GOING AWAY

Day Ten of the 2014 Rendez Vous with French Cinema

AtWorkFrench Title = Un beau dimanche

Going Away is the kind of film that grabs hold, pulls you in, and never lets go. Based on the way it starts, I could never have guessed how it would end, but when the credits rolled I sighed a great sigh: “Ah, perfect!”

So here is my quandary: How do I tell you enough to make Going Away sufficiently interesting without giving too much away?

A teacher in a village somewhere in the south of France has finished his temporary assignment at a middle school and is getting ready to enjoy a low key holiday weekend before heading off to his next assignment. But then he notices that one of his students is standing outside alone, still waiting for pick-up long after everyone else has departed.

The simple offer of a ride home becomes something much more complicated when it turns out the kid’s father not only doesn’t expect him but has no intention of changing his own weekend plans in order to care for him. Obviously there are reasons why the teacher “Baptiste” (Pierre Rochefort) let’s himself get drawn into the plight of his student “Mathias” (Mathias Brezot), but if I tell you more I will not only say too much, I will also say things that make the situation sound more simple than it is. DominiqueSanda

What makes Going Away so good is the emotional complexity of the story as crafted by director Nicole Garcia and her screenwriting partner Jacques Fieschi (a story that is much deeper than you would guess from reading a plot summary), and the understated excellence of the actors who bring these characters to life onscreen.

Baptiste turns out to be more fragile than he initially appears to be, and Mathias’s mother “Sandra” (Louise Bourgoin) turns out to be stronger than she initially appears to be, and once they meet, they snap together like long-lost puzzle pieces. But wait: I fear maybe I’ve already said too much!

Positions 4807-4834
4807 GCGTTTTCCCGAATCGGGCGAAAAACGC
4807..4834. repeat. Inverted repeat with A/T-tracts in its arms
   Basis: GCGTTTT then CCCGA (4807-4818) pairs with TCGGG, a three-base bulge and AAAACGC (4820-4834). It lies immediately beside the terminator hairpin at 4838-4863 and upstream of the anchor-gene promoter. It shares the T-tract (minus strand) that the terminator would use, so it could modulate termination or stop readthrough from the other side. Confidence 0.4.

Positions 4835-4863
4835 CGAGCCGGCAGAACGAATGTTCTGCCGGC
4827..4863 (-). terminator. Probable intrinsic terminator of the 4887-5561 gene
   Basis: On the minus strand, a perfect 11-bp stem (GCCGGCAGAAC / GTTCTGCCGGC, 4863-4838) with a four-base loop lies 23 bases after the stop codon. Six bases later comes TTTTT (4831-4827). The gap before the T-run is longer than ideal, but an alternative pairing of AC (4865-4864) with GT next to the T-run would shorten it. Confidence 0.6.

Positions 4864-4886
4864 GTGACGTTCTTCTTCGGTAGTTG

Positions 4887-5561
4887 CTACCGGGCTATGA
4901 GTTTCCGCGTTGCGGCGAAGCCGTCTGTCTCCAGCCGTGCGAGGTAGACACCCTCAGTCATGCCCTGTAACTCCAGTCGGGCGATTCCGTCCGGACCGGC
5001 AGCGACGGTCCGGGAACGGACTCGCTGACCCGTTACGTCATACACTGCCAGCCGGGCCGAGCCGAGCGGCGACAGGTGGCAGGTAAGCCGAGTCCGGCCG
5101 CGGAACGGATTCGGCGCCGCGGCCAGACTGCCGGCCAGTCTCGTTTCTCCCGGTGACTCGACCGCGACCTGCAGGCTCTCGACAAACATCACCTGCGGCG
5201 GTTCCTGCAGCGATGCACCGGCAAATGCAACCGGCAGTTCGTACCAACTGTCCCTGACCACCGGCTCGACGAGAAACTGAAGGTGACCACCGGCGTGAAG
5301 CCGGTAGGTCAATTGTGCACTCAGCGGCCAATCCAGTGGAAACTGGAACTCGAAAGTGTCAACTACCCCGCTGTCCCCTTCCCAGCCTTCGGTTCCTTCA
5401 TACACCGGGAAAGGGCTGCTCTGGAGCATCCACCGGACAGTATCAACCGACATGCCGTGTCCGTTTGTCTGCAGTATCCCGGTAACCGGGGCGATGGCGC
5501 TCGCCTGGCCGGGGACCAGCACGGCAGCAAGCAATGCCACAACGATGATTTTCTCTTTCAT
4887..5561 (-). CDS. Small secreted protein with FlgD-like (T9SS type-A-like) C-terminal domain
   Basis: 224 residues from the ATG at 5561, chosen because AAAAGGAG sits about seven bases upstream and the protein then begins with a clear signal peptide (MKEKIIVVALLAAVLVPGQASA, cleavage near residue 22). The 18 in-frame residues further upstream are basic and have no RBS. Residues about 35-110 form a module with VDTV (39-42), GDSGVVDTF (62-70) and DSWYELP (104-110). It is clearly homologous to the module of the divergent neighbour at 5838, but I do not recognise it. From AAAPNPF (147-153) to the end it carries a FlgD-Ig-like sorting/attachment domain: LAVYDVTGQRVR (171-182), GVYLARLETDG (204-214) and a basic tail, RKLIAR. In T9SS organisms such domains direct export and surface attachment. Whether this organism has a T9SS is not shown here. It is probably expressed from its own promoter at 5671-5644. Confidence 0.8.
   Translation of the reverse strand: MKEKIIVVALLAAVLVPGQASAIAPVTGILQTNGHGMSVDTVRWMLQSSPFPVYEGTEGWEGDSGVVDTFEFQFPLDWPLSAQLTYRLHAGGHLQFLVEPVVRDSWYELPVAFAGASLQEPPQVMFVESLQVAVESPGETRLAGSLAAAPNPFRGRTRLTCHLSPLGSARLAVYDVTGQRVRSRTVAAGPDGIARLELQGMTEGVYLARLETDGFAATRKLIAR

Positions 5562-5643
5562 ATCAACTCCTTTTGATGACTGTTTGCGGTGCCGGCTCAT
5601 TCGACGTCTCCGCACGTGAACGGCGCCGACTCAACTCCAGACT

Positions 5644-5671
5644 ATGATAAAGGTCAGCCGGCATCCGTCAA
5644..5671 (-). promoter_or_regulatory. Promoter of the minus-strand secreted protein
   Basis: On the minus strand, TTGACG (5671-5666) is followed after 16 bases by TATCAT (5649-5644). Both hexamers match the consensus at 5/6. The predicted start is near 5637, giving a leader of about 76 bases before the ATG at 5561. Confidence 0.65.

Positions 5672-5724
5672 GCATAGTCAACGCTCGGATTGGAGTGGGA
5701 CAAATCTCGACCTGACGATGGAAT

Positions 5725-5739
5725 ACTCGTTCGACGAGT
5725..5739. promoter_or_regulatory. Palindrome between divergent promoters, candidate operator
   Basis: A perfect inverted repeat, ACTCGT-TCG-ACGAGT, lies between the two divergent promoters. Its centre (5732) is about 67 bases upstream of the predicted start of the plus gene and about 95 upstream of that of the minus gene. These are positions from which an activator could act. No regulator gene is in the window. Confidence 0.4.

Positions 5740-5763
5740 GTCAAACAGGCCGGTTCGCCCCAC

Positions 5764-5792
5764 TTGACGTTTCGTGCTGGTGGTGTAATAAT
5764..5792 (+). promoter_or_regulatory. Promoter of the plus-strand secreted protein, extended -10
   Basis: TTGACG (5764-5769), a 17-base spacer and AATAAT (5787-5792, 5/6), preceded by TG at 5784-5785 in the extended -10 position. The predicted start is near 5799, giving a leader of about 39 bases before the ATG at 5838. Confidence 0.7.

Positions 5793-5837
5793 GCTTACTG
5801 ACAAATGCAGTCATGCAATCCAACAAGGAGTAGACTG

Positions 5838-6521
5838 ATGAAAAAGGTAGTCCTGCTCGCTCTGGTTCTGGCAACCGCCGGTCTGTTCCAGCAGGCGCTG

Click HERE for our FF2 Haiku. Highly recommended by both of us.

HomecomingCrop

Top Photo: “Sandra” (Louise Bourgoin) at work.

Middle Photo: Dominique Sanda as Baptiste’s mother “Liliane.”

Bottom Photo: Sandra and Baptiste arrive at Liliane’s home in Seilh (near Toulouse).

Photo Credits: Pallier-Colinot Aurélien & Carole Bethuel

Question: Does Going Away pass the Bechdel Test?

It’s a stretch, but I’m going to say yes… DigitalStampA

Sandra has scenes with Liliane that are absolutely priceless. You could watch these scenes and think they are “talking about Baptiste,” but that’s not quite right.

It would be more accurate to say that they are sizing each other up, measuring each other—and measuring themselves—against what they each think will be best for him. It’s an intense pas de deux, and these two actresses interact brilliantly with one another.

Sandra also has brief scenes with “Lili” (Juliette Roux-Merveille) at work which add a few welcome notes of female camaraderie to the mix.

Final Question: Where is this place? I’m not sure where Sandra’s beach is located, but IMDb says Liliane’s home is located in Seilh on the French side of the Pyrenees.

SeilhFrance

Tags: Dominique Sanda, Going Away, Louise Bourgoin, Nicole Garcia, Pierre Rochefort, Un beau dimanche

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